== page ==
3 reasons the Houston Rockets shouldn’t trade for Russell Westbrook
Alphas in the locker room
This isn’t always an instant red flag, as we’ve seen firsthand with Harden and Chris Paul making their pairing work. However, Westbrook is far more alpha than Paul and would likely continue his trend of ball-dominance even with Harden as his backcourt mate.
Rightly or wrongly, Westbrook was the alpha with Kevin Durant in OKC, and he was for most of his two seasons with Paul George too. He got better at letting PG take control of the offense last season – George’s field goal attempts were up from 17 in his first season in OKC to 21, Westbrook’s fell from 21.1 to 20.2 – but his alpha dog status showed in clutch situations.
In clutch situations last season, Westbrook shot 35% from the field on 2.4 field goal attempts per game and 18.6% on 1 three-point attempt per game. George shot superior percentages, got to the free throw line more, and yet took fewer shots in clutch situations according to clutch stats on nba.com. No matter how you tinker with the clutch stat qualifiers on nba.com, it all paints the same picture: Westbrook took more shots in close games at a lower percentage than the best player on the team.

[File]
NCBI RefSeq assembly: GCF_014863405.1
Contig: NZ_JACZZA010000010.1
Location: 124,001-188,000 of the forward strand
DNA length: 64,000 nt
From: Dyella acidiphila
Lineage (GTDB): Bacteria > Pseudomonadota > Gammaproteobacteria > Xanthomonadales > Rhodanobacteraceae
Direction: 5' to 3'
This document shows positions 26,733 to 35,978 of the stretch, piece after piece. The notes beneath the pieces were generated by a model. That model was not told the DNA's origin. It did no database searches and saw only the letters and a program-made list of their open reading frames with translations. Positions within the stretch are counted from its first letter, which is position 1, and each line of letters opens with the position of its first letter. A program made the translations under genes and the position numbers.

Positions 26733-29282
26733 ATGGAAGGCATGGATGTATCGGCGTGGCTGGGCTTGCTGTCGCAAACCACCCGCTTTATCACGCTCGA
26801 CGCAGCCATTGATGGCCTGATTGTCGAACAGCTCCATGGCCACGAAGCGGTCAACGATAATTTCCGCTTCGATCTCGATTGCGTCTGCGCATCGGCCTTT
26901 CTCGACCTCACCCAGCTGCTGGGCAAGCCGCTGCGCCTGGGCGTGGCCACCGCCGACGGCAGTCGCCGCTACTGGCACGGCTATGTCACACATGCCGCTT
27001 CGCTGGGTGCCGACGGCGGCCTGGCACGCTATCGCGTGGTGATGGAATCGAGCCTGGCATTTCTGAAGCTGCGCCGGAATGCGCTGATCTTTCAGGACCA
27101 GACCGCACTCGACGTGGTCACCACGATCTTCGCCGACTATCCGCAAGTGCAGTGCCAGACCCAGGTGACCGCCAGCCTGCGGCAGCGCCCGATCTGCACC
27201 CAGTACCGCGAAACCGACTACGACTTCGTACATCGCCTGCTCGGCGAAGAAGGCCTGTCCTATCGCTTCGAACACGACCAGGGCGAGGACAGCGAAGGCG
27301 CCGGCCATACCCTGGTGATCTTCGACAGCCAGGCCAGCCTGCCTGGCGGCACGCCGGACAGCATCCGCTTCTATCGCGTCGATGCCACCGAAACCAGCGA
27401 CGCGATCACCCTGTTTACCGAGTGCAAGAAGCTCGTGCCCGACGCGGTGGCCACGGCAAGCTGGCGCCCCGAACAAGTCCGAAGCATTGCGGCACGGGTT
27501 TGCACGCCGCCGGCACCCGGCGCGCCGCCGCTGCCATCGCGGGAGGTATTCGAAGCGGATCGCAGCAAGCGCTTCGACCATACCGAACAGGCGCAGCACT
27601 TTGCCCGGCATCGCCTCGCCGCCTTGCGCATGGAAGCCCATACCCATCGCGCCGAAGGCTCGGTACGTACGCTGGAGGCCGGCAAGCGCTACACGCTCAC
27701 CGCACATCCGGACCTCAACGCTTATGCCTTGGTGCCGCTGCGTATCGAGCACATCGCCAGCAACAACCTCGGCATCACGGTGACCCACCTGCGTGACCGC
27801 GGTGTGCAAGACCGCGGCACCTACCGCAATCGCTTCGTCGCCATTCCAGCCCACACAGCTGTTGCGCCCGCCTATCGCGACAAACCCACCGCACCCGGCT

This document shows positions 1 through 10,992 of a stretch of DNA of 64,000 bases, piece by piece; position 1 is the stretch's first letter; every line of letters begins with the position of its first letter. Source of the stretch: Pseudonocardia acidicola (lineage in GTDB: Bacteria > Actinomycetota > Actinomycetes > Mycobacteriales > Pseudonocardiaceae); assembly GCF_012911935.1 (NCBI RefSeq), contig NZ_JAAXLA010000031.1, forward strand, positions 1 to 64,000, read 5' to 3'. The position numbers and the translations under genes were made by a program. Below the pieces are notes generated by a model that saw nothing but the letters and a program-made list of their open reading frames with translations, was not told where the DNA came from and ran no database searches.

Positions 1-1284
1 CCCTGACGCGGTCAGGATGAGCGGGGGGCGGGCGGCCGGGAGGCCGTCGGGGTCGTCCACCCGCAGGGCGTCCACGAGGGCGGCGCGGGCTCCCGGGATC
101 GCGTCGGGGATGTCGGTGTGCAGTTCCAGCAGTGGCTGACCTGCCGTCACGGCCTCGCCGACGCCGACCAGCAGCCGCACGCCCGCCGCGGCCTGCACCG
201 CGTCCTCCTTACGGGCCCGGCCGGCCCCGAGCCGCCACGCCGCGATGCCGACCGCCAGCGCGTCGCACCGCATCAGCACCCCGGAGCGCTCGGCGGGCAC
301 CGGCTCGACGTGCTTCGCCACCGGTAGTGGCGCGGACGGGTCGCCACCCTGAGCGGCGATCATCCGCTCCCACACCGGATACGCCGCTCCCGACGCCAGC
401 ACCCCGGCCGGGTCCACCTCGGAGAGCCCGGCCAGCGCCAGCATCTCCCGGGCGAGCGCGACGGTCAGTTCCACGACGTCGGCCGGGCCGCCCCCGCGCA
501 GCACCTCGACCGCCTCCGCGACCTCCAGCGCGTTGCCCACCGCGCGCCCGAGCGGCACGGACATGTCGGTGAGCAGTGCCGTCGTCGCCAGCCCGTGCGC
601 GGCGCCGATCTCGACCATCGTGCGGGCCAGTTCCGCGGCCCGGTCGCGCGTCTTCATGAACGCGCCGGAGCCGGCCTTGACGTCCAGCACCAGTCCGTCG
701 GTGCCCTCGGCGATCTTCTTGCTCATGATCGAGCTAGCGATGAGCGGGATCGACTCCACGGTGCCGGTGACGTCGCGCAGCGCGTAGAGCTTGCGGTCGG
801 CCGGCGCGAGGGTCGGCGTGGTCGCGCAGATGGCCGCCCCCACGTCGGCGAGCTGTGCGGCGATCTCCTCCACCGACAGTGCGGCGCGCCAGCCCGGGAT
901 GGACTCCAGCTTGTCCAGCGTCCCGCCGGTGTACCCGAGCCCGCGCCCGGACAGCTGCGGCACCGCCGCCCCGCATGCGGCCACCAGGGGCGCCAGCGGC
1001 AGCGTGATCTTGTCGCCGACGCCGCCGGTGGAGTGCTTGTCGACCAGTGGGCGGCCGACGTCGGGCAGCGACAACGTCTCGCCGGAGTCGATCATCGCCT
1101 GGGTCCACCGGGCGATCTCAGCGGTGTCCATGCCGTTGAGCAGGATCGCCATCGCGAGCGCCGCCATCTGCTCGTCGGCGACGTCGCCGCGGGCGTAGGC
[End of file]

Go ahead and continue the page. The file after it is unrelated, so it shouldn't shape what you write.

Why should we expect this trend to change in Houston? Maybe because he would no longer be on a team which is explicitly his own, which OKC was after Kevin Durant departed. Maybe because he is aging and willing to accept a smaller role in order to win a championship. There’s some room for optimism in those thoughts, but past performance is the best indicator of future performance, and Westbrook’s past performance spells out bad chemistry for Harden and the Houston Rockets.
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